Restoring the Chesapeake Bay Watershed
Sustain, restore and conserve


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President Obama Issues Chesapeake Bay Executive Order

On May 12, 2009, President Barack Obama signed Chesapeake Bay Restoration and Protection Executive Order 13508. The Executive Order recognizes the Chesapeake Bay as a national treasure and calls on the federal government to lead a renewed effort to restore and protect the nation's largest estuary and its watershed.

The Chesapeake Bay Protection and Restoration Executive Order established a Federal Leadership Committee to oversee the development and coordination of reporting, data management and other activities by agencies involved in Bay restoration. The committee is chaired by the Administrator of the Environmental Protection Agency and includes senior representatives from the departments of Agriculture, Commerce, Defense, Homeland Security, Interior, Transportation and others.

The Service is one of ten Federal agencies that developed seven draft reports, released on September 9. These draft reports identify strategies to accelerate cleanup and restoration of the nation's largest estuary and its vast watershed. On behalf of the Department of the Interior, the Service co-led development of the draft Habitat and Living Resources Report (202(g)), which identifies actions that will apply science and technologies to improve management decisions for habitats and living resources.

The Federal Leadership Committee will evaluate the draft reports and consult with bay jurisdictions to refine the recommendations. On November 9, a draft strategy that integrates the seven reports was released for public comment. A final strategy will be completed by May 12, 2010.

View the revised reports on Chesapeake Bay Executive Order web site. The comment period ended January 8, 2010.

Learn More about the Chesapeake Bay Executive Order

News Release (EPA)

Read the full text from the White House Briefing Room


May 12, 2010: The U.S. Fish and Wildlife Service and Federal agency partners have released a new strategy to protect and restore the 64,000 square-mile Chesapeake Bay watershed. The agencies will work closely with communities to implement the actions in the strategy, including conserving 2 million acres of undeveloped land and protecting and restoring habitat for key species such as oysters, black ducks, and brook trout. The agencies will be accountable to achieve specific milestones every two years to ensure measurable progress.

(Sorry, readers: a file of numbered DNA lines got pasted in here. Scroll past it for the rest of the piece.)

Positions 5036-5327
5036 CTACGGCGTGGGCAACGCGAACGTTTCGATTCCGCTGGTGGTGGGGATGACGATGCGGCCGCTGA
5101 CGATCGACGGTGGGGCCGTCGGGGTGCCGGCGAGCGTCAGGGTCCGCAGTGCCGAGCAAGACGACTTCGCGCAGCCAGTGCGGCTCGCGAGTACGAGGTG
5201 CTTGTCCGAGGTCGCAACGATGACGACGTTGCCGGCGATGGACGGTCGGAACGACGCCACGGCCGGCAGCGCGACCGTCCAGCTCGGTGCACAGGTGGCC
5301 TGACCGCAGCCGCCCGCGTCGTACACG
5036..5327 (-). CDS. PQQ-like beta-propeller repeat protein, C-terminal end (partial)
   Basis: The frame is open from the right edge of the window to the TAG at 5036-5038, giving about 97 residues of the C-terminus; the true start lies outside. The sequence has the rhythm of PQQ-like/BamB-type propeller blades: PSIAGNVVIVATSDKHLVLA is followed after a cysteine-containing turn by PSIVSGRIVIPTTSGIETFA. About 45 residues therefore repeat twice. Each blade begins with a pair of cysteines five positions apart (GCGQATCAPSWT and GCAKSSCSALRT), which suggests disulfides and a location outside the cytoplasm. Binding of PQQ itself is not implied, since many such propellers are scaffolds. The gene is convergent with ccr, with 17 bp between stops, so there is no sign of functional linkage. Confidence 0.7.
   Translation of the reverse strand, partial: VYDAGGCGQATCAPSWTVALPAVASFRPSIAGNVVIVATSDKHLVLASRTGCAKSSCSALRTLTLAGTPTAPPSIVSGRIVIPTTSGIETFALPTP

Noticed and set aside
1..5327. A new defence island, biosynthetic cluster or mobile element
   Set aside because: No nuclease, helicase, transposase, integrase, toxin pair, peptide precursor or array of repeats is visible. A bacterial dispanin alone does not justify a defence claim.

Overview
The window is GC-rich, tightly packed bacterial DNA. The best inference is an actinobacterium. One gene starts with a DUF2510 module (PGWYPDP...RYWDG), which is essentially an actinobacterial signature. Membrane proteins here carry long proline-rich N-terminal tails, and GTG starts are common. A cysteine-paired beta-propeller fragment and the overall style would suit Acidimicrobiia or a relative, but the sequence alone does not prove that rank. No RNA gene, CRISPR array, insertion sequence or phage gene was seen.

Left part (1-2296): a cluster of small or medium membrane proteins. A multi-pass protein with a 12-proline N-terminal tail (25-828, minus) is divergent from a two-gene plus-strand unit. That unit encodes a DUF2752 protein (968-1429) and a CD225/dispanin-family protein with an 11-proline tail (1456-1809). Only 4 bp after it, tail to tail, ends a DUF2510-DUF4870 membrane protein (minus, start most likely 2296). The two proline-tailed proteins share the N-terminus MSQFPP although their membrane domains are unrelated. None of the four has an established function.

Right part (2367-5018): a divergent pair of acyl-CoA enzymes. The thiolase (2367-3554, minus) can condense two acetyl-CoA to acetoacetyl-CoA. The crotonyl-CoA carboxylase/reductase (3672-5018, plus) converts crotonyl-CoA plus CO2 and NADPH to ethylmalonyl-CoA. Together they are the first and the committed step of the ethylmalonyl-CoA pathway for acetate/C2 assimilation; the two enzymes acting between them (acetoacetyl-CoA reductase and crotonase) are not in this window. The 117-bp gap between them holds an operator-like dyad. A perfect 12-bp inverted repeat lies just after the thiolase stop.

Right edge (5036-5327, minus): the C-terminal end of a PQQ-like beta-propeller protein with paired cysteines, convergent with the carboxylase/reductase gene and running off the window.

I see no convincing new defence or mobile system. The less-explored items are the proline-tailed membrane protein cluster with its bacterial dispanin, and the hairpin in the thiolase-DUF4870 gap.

Read the strategy (

March 22, 2010: Draft Environmental Goals and Outcomes Released for Executive Order
As part of developing a new strategy for restoration and protection of the Chesapeake Bay, the Federal Leadership Committee for the Chesapeake Bay Executive Order has released a document that includes a draft vision for a restored Bay watershed, environmental goals, and measurable outcomes of planned actions.

Public comments can be submitted by April 2. The draft vision, goals and measurable outcomes will be modified based on public feedback and a revised version will be paired with detailed actions in the final strategy to be released by May 12.

For more: Visit to read and provide comments on the draft Executive Order goals framework.

The Chesapeake Bay is the largest estuary in North America. Its waters provide food and habitat for an abundance of fish and wildlife. It serves as a highway for commerce, a playground for the public, a storehouse of food, and a home for over 16 million people who live in its vast watershed.

In recent years the Chesapeake has become less able to support the fish and wildlife it once did. Increasing amounts of nutrients, sediments, and toxic substances are causing serious ecological problems in the Bay. Studies show alarming declines in populations of fish and wildlife and in the habitat available to them.

The U.S. Fish and Wildlife Service is one of many federal, state, and local agencies and private organizations engaged in the Chesapeake Bay restoration program.

Together we are working to reverse the damage already done, to arrest further degradation and to restore the Bay to its former productivity as nearly as time, technology and resources allow.

Last updated: November 16, 2009